Glowing tumor technology helps surgeons remove hidden cancer cells

Key Point: In a study from the University of Pennsylvania, surgeons were able to identify and remove a greater number of cancerous nodules from lung cancer patients when combining intraoperative molecular imaging (IMI) — through the use of a contrast agent that makes tumor cells glow during surgery — with preoperative positron emission tomography (PET) scans.

 

Coming soon (within days): Free apps for Android and for iOS: My Breast Cancer.

 

Background: Pulmonary nodules are small growths in the lung. Doctors discover them in about 250,000 Americans each year. In 80,000 of those patients, the nodules are suspicious enough to warrant surgery. PET scans are standard before these procedures, and studies have shown they can detect malignancies in the nodules 90 percent of the time. But research has also shown these scans have limitations. They can’t usually show tumors smaller than a centimeter. They also can’t distinguish between cancerous growths and benign inflammatory diseases like infections. And importantly, scans taken before surgery don’t give surgeons real-time guidance once the procedure begins.

In order to get live imaging during surgery, Penn researchers used a near-infrared contrast agent called OTL38 that makes tumor cells glow. In past studies, they’ve shown it can detect malignant nodules as small as three millimeters — roughly one-third of the length of a shirt button. For this study, they combined PET imaging and IMI for 50 patients having surgery to remove lung nodules. All of the patients underwent a pre-operative PET scan within 30 days of their procedure. These scans identified a total of 66 nodules.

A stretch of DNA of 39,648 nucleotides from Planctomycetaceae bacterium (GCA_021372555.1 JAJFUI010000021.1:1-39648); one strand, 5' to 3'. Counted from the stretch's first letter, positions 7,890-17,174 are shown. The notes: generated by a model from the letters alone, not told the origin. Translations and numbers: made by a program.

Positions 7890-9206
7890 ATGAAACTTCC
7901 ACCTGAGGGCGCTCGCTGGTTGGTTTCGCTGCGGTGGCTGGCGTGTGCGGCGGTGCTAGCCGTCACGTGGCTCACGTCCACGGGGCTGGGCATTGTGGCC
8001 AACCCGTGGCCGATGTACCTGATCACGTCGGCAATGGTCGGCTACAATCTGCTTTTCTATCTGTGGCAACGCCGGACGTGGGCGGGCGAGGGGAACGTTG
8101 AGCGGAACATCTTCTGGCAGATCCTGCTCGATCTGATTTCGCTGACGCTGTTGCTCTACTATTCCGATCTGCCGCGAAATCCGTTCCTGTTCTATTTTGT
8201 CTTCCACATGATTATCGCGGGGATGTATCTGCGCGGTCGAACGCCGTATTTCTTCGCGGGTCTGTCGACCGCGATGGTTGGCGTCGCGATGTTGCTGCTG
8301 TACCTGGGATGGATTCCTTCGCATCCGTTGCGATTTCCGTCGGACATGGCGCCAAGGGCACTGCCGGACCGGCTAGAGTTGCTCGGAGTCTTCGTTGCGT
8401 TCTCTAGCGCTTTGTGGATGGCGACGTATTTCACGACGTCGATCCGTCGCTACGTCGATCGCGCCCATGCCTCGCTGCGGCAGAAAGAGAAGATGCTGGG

Results: During the operation, IMI identified 60 of the 66 previously known nodules, or 91 percent. In addition, doctors used IMI to identify nine additional nodules that were undetected by the PET scan or by traditional intraoperative monitoring. Between PET and IMI, a total of 75 nodules were identified. Researchers found that PET was accurate in determining if nodules were cancerous in 51 of them (68 percent). By comparison, IMI alone was accurate in 68 cases (91 percent).

IMI further improved diagnostics in 30 percent of the patients evaluated with this approach. In about 10 percent of patients, IMI helped surgeons find cancer that would have otherwise been missed by standard imaging like CT or PET.

“This shows the contrast agent is allowing us to remove more cancer from the patient than we would have with PET imaging alone,” said the study’s senior author Sunil Singhal, MD, the William Maul Measey Associate Professor in Surgical Research and director of the ACC’s Center for Precision Surgery.